1.https://de.wikipedia.org/wiki/Autonomes_Fahren, 2. https://de.wikipedia.org/wiki/Fahrerloses_Transportfahrzeug, 3.https://en.wikipedia.org/wiki/Unmanned_surface_vehicle, 4.Link https://en.wikipedia.org/wiki/Autonomous_underwater_vehicle, 5.https://en.wikipedia.org/wiki/List_of_automated_train_systems), 6.https://en.wikipedia.org/wiki/Unmanned_aerial_vehicle, 7.https://link.springer.com/content/pdf/10.1007%2F978-3-030-29509-7_5.pdf
Manufacturers of autonomous systems need procedures and tools with which they can test the functionality and safety (keyword: safe & secure) of their products with economically justifiable effort and provide proof of this to the responsible approval authorities.
Typical errors and dangers when using autonomous systems are
- injury to direct users, operators or passengers of the autonomous system
- the infringement of uninvolved third parties by the autonomously moving system,
- the injury to animals or damage to objects or infrastructure or the operating radius of the system by the system, and
- damage to the system itself, e.g. due to a manoeuvring error
In principle, the methods and best practices from the quality assurance of classical software systems (and here in particular the methods for testing safety-critical systems) are still applicable and useful for testing autonomous systems. Beyond that, however, quality assurance for autonomous systems has to include additional aspects:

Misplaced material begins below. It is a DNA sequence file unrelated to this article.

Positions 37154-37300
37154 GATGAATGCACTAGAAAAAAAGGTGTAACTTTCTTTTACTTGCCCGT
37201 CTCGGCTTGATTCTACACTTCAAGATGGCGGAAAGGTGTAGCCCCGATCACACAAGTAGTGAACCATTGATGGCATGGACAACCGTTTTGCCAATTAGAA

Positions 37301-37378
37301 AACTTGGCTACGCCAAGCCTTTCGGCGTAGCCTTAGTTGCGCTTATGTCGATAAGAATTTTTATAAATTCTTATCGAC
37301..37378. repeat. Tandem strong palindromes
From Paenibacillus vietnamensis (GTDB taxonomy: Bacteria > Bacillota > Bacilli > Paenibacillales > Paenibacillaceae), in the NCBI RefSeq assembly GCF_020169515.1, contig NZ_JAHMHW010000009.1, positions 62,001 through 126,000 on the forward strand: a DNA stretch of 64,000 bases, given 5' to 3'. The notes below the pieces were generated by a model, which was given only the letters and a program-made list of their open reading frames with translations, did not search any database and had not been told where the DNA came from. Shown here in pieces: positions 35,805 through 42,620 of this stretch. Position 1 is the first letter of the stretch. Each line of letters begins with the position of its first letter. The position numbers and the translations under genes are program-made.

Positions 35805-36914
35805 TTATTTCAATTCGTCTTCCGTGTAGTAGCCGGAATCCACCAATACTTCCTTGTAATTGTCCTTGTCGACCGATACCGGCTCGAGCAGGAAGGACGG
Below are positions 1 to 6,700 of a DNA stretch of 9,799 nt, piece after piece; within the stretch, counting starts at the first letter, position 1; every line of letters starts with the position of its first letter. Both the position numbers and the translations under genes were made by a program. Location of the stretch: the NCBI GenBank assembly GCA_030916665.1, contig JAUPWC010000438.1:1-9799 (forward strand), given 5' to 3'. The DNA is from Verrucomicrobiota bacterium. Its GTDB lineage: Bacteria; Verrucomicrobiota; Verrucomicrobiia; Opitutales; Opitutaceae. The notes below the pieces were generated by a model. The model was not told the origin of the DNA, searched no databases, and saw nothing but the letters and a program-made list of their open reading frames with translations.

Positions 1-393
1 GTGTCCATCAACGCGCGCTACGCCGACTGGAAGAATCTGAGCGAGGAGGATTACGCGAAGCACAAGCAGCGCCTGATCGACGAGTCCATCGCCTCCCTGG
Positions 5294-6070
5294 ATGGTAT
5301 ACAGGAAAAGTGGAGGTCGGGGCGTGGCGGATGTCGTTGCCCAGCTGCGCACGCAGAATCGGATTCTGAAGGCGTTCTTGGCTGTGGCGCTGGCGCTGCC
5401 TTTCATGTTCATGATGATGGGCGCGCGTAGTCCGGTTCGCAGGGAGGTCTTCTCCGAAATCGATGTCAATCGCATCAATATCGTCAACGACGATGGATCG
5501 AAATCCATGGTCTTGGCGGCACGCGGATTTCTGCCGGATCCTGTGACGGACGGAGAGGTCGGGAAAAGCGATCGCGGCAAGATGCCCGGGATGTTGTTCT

With the initiative "Artificial Intelligence - Autonomous Mobility", the Bavarian State Ministry of Economic Affairs, Regional Development and Energy (StMWi) promotes innovations in the fields of artificial intelligence (AI) and data science in application areas such as mobility or logistics.
As part of this initiative, the "Holmes3" project was officially launched on July 1, 2020.
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No matter whether it is a driverless vehicle or an autonomously operating robot - the people who come into contact with this system must be able to rely on the fact that such an autonomous system will perform its tasks without error and will be safe.
The use and acceptance of this technology of the future therefore depends crucially on systematic, highly professional testing and sustainable quality assurance. This requires very good knowledge and comprehensive experience in classical software quality assurance. An experienced solution partner such as imbus provides its customers with the necessary security that their software-based products function reliably - and inspire their users.
And the other advantages of an experienced test partner?
- Systematically tested systems reach (safe) marketability earlier.
- High quality products ensure long-term competitiveness in the future market.
- A professionally set up "Safe & Secure" protects against accidents and crime in connection with the systems.
imbus has been a leading solution partner in this area since 1992 - our range of services includes process improvement consulting, software test services and test outsourcing.